(See also Dewey, Logic)

Presentation
Consciously experiencing a quality/phenomenon.

Associative Structure
(Hills)
The anticipatory pre-objective "horizon" of the habitual body.  It is given in feeling and founds the imaginative horizon.
    Signification:
        phenomenological (at the level of the body)
(see also Dewey, "Qualitative Thought" and Kestenbaum, Phenomenological Sense)

Environment

Situation

Continuity


Probability Structure


Emergent Telos

Imagination
(Alexander)
1.  extension of activity
2.  temporally complex event
3.  projected possibilities of action
extends activity into the possible
(Alexander, “Pragmatic Imagination,” “Moral Imagination,” Horizons of Feeling)

Imagination
(Hills-Alexander derivative)
Imagination is the activity of giving meaning to conscious experience.  This is primarily the activity of habitual projection in conscious experience.  Imagination projects an imaginative horizon that includes the momentary comprehensive meaning of an immediate object or situation.
“the persistent operation of a prior object which has been incorporated in effective habit” (MW 14:40). 
(Hills, “Limited Horizons,” Immanent Transcendence)

Horizon
(Hills-Alexander derivative)
(imaginative horizon)
The imaginative horizon is the anticipatory limit (horizon) of conscious experience.  is the complete, momentary habitual possibilities for action given momentary possibilities of (mediated) stimuli.
phenomenological
from “Limited Horizons,”
“Since the meaning of an object is the range of anticipated consequences of its enaction, the horizon includes the momentary comprehensive meaning of an immediate object.”
(see also Alexander, Horizons of Feeling and various articles)

Object
An object is a localized field of foiled anticipation that has recoiled as (consciousness of) some disruptively tensive region of experience.  It's qualitative character is given per past habituations (experiences), present situation (e.g., perception)/context, anticipation (future).  An object need not be attended to.
    Significations:
        process--"objection," or "objective experience"
        event--"object"
"An object, in other terms, is a series of qualities treated as potentialities of specific existential consequences." (Deledalle, Histoire de la philosophie americaine, 158)
(see also MW 14, Kestenbaum, Phenomenological Sense; Rosenthal, Specualtive Pragmatism)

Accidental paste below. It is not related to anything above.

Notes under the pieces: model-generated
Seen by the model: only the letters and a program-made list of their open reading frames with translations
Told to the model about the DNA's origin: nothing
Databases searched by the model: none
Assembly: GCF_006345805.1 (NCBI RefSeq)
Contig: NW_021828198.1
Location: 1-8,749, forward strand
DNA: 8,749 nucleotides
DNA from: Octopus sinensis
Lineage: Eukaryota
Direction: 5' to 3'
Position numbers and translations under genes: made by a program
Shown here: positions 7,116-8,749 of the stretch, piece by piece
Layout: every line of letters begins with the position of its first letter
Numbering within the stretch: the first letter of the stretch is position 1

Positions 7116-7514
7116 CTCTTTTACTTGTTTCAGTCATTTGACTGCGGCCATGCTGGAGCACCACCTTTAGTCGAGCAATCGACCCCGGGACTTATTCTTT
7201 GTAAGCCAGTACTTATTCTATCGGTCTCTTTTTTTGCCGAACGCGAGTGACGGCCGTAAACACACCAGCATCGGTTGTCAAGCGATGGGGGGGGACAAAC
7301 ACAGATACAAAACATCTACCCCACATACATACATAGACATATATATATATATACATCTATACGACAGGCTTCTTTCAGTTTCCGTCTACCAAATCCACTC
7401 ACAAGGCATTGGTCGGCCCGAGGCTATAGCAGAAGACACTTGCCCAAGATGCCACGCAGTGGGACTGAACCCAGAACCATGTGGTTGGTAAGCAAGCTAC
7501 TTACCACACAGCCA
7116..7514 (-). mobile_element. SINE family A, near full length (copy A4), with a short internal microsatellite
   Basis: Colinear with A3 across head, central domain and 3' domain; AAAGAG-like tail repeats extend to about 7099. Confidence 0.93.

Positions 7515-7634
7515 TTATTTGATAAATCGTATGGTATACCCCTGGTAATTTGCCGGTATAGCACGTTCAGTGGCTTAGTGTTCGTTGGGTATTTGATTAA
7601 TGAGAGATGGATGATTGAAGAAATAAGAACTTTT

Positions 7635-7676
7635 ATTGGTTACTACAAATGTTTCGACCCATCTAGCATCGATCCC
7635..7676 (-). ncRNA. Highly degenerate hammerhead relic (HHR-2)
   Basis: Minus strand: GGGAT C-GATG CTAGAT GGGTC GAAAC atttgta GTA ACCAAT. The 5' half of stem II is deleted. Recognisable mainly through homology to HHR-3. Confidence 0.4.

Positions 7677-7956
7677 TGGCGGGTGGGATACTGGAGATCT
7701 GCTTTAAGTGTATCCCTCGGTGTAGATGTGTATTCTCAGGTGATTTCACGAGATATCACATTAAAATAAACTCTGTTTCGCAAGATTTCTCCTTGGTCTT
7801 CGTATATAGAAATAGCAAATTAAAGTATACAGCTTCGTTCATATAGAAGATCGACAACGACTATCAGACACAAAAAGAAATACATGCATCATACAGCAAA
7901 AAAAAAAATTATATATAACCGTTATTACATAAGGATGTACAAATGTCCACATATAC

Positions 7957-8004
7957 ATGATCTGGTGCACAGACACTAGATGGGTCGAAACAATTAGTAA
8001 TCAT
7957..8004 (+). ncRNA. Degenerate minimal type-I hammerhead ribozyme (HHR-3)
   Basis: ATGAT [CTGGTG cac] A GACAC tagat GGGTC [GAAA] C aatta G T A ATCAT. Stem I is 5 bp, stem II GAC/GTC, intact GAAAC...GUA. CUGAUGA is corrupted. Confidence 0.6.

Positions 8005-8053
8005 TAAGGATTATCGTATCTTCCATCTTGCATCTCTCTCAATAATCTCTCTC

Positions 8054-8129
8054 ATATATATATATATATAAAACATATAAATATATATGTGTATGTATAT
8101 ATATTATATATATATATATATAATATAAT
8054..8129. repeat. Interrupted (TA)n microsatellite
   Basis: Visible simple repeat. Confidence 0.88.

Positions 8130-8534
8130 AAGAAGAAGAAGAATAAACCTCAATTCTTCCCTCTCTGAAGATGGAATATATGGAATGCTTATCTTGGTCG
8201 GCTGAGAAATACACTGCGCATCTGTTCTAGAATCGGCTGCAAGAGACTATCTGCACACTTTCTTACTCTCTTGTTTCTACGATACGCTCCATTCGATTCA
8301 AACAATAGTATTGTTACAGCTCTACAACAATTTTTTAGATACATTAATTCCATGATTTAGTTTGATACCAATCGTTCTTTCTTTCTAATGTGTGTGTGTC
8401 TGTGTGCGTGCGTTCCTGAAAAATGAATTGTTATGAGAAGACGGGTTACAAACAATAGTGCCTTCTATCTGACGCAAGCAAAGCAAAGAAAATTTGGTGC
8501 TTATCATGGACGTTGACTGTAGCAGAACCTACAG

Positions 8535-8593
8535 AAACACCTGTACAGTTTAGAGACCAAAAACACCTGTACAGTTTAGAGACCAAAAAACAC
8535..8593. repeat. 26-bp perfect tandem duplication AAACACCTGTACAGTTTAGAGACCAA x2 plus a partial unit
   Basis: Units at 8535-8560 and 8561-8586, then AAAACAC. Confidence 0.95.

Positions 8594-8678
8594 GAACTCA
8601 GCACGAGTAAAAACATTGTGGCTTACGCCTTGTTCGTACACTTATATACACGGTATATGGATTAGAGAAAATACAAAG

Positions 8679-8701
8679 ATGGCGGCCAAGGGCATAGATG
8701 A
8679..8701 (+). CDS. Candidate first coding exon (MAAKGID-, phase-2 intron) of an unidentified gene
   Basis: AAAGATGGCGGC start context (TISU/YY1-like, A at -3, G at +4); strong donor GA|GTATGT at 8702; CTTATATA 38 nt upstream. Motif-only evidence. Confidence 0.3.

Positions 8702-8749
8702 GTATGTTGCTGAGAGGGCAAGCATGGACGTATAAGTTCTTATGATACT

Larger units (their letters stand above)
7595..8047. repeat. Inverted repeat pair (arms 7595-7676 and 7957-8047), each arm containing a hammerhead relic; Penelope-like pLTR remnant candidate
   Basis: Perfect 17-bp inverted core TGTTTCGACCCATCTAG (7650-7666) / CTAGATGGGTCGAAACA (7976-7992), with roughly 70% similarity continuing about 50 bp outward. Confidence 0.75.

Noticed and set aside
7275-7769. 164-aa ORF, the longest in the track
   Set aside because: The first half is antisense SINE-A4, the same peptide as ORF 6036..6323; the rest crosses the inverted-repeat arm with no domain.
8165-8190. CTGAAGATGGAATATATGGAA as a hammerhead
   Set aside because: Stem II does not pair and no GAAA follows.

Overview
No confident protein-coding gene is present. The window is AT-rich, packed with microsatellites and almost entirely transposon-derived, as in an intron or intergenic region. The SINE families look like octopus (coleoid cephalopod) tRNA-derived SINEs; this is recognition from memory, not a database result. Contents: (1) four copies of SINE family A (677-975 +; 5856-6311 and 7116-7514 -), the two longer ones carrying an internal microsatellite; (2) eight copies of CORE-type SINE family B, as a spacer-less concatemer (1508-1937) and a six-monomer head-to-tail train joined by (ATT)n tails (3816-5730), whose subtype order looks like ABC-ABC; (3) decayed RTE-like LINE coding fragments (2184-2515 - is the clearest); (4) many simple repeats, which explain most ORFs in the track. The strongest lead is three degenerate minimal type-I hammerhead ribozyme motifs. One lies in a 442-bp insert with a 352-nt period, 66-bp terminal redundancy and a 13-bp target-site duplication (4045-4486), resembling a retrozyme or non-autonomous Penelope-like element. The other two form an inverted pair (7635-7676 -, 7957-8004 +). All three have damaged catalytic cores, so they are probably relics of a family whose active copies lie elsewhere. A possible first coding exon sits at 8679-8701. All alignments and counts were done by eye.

Immediate Object
An object that is immediately experienced in primary experience.
(cf Dewey's "The Postulate of Immediate Empiricism," The Evolutionary Method in Ethics I&II)

Idea
(Dewey)

Idea
(Hills)
An idea is an attentively apprehended possibility for action thematized as meaningful.  An attentively apprehended object becomes an idea.  The process of converting an object into an idea is idealization.

Ideal
A reflectively-apprehended end-in-view that guides activity.

(see also Dewey, 1932 Ethics)

Ideal Object
(Hills)
An ideal object taken as a sign to unify underlying disrupted habit.  Its quality is the phenomenal presentation of relatively unified habit that cannot be phenomenally present.  That is, an ideal object is a phenomenal sign for the physiological, with which it necessarily shares a real relation.  The ideal object is presentative, not representative.
    Significations:
        phenomenal
        phenomenological
        semiotic
 (see also Dewey, "Desire and Intelligence," in Human Nature and Conduct and Hills, Immanent Transcendence)

Idealization
(Hills)
The process by which disrupted habit becomes an idea, i.e., becomes reflectively (attentively and cognitively) apprehended.  This is also the process of a feeling-emotive unification of disrupted habit according to a theme (an ideal object as end-in-view).
    Significations:
        phenomenal
        phenomenological
(see also Hills, Immanent Transcendence)

Pragmatic Phenomenology / Phenomenological Pragmatism
The study of the logic of conscious phenomena.  Pragmatic phenomenology is the study how habit informs experience, e.g., how the pre-objective phase informs the objective phase of experience.  This phenomenology, per Dewey's theory of continuity that implicates process metaphysics, connects conscious phenomena to the prior phases of the organic process that are not experienced as phenomena, not given, and therefore illegitimate in Husserlian phenomenology.